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Open AccessArticle

Evapotranspiration Trends Over the Eastern United States During the 20th Century

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Rosenstiel School of Marine and Atmospheric Science, University of Miami, 4600 Rickenbacker Causeway, Miami, FL 33149, USA
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Biospheric Sciences Laboratory, Code 618, NASA Goddard Space Flight Center, NASA Goddard Space Flight Center, Code 618, Greenbelt, MD 20771, USA
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Earth System Science Interdisciplinary Center, University of Maryland, College Park, MD 20742, USA
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Terrestrial Information Systems Research, Code 619, NASA Goddard Space Flight Center, NASA Goddard Space Flight Center, Code 619, Greenbelt, MD 20771, USA
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Maine Water Science Center, U.S. Geological Survey, 196 Whitten Road, Augusta, ME 04330, USA
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Joint Global Change Research Institute, Pacific Northwest National Laboratory, 2825 University Research Court, Suite 1200, College Park, MD 20740, USA
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Department of Geography, University of Toronto, 100 St. George Street, Toronto, ON M5S 3G3, Canada
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Authors to whom correspondence should be addressed.
Academic Editor: Matthew McCabe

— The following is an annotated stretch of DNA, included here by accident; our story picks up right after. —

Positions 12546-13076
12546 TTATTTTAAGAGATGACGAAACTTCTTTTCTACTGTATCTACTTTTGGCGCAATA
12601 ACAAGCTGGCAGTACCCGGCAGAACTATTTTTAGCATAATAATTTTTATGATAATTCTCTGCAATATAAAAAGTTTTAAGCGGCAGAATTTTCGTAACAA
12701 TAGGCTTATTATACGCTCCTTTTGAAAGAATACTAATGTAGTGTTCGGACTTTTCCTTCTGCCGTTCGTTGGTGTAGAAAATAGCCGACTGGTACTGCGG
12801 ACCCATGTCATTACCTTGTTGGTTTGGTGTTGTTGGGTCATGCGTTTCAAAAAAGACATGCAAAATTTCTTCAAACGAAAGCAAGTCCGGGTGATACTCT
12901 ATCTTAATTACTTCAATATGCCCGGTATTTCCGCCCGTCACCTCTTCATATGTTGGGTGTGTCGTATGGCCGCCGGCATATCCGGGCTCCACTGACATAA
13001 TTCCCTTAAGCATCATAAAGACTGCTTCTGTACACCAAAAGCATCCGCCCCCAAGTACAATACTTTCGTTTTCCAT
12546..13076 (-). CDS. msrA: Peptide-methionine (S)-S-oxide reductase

Hydrology 2015, 2(2), 93-111; https://doi.org/10.3390/hydrology2020093
Received: 11 November 2014 / Accepted: 4 May 2015 / Published: 14 May 2015
Most models evaluated by the Intergovernmental Panel for Climate change estimate projected increases in temperature and precipitation with rising atmospheric CO2 levels. Researchers have suggested that increases in CO2 and associated increases in temperature and precipitation may stimulate vegetation growth and increase evapotranspiration (ET), which acts as a cooling mechanism, and on a global scale, may slow the climate-warming trend. This hypothesis has been modeled under increased CO2 conditions with models of different vegetation-climate dynamics. The significance of this vegetation negative feedback, however, has varied between models. Here we conduct a century-scale observational analysis of the Eastern US water balance to determine historical evapotranspiration trends and whether vegetation greening has affected these trends. We show that precipitation has increased significantly over the twentieth century while runoff has not. We also show that ET has increased and vegetation growth is partially responsible. View Full-Text
Keywords: evapotranspiration; vegetation greening; vegetation feedback evapotranspiration; vegetation greening; vegetation feedback
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Kramer, R.J.; Bounoua, L.; Zhang, P.; Wolfe, R.E.; Huntington, T.G.; Imhoff, M.L.; Thome, K.; Noyce, G.L. Evapotranspiration Trends Over the Eastern United States During the 20th Century. Hydrology 2015, 2, 93-111.

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